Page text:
Health Minister, Dr. Zweli Mkhize, has assured health care workers that their safety remains a priority, as they continue to battle the COVID-19 outbreak.
The Minister’s comments come amid a planned picket by the National Education, Health and Allied Workers’ Union (Nehawu) over their concerns on the availability of personal protective equipment (PPE) for health care workers.
“As a doctor myself, I can never be detached from the experiences, concerns, hopes, and aspirations of my colleagues. Our health care workers are the pulse of the COVID-19 response and therefore, it is not only our duty but our imperative to protect our frontline workers at all times. I wish to assure my colleagues of our continued commitment to constantly engage and co-operate to find lasting solutions for a healthy workforce,” said the Minister on Friday.
Allaying the fears of workers, Mkhize asserted that nationally, there is enough PPE stock but acknowledged that the issues pertaining to the distribution of stock.
“This is urgently being addressed at the provincial level, hence the importance of the involvement of unions to assist with monitoring and reporting impending stock shortage, together with management, so that employers and employees can work together in a cooperative manner to protect health care workers,” said the Minister.
According to the Health Department, the provision of PPE for healthcare workers is monitored by the department through a digital system, whereby provinces report on their stock levels of PPE on a daily basis.
These reports are reflected in real-time on a national dashboard. The spreadsheets from these dashboards are extracted for presentation to the Minister, the National Health Council, and Technical National Health Council on a regular basis.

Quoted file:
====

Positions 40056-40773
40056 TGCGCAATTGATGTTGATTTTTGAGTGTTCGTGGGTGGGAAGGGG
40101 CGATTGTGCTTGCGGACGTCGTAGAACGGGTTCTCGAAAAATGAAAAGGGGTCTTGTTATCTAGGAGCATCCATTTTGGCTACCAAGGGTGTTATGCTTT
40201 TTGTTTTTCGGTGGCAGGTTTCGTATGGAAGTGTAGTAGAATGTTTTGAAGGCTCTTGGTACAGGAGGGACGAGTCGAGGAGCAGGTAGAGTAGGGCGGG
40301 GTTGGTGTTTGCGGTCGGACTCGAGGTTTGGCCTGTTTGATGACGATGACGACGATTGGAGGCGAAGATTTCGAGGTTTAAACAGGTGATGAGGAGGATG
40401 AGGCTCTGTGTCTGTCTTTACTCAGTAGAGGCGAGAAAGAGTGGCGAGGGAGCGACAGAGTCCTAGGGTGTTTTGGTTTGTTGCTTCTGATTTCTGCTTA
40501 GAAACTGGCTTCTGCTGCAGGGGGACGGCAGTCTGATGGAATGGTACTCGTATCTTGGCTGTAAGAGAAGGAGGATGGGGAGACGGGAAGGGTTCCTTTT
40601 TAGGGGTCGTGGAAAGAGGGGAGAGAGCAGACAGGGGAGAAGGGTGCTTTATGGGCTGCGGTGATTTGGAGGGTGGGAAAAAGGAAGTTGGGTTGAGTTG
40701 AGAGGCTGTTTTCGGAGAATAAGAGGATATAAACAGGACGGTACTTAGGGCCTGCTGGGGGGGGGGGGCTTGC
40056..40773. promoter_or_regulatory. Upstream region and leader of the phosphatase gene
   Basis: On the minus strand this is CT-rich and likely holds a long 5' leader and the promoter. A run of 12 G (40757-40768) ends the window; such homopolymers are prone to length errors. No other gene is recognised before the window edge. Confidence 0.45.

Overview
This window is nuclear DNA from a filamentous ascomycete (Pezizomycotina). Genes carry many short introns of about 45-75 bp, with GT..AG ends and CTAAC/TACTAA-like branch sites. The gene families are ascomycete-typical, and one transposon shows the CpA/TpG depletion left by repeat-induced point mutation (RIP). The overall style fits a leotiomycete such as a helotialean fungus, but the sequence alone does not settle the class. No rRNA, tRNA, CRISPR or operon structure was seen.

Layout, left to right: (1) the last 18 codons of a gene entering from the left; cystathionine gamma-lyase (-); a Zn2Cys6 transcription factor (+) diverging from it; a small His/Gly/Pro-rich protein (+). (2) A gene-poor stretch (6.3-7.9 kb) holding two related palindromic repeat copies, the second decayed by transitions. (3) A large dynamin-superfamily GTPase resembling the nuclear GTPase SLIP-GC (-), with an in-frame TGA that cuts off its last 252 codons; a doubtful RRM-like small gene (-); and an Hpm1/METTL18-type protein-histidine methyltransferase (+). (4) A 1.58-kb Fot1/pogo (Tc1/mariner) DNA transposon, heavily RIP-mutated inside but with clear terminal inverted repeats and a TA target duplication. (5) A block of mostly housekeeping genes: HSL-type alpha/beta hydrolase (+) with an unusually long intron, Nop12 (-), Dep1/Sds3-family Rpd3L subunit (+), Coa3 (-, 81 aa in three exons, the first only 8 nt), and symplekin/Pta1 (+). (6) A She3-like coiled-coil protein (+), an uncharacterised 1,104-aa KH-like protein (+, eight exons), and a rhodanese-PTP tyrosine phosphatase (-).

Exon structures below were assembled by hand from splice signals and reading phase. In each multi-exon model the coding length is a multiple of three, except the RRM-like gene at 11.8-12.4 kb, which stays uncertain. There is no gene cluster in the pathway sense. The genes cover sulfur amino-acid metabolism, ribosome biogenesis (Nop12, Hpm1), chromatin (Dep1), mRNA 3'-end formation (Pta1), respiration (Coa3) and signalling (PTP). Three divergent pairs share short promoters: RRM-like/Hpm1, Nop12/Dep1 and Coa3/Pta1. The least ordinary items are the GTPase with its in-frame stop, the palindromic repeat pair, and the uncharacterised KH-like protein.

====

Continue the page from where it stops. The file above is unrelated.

In a bid to secure the health, safety, and wellbeing of all frontline health care workers, the department set up an Occupational Health and Safety (OHS) workstream as part of the Incident Management Team.
The Incident Management team focuses specifically on managing significant outbreaks, in the current case, COVID-19.
The OHS workstream has members from all provinces, trade unions, academic institutions, and professional bodies. Working together, these members draft and provide guidelines for health and safety interventions, as well as training of healthcare workers through the National Institute for Occupational Health (NIOH).
There are OHS coordinators at provincial Departments of Health and OHS committees at the provincial, district, and facility levels, in line with the provisions of the Occupational Health and Safety Act, No. 85 of 1993.
These committees also have trade union representatives and monitor the health and safety of healthcare workers at their workplaces.
“Whilst we acknowledge that there may be some challenges in the functionality of these committees in some provinces, the Department of Health continues to place emphasis on the operationalization of these committees and is working hard to ensure that these committees are in place, and function in accordance with the legislated framework,” said the Health Department.
In April, the Minister requested the involvement of unions in OHS committees at the provincial, district, and facility levels be strengthened to ensure there is always a good flow of information between employees and management at all levels.
Additionally, unions accepted an invitation to be part of the Ministerial Advisory Committee on Social Behavioural Change, which is an important and influential platform that provides opportunities to intervene on matters of occupational health. – SAnews.gov.za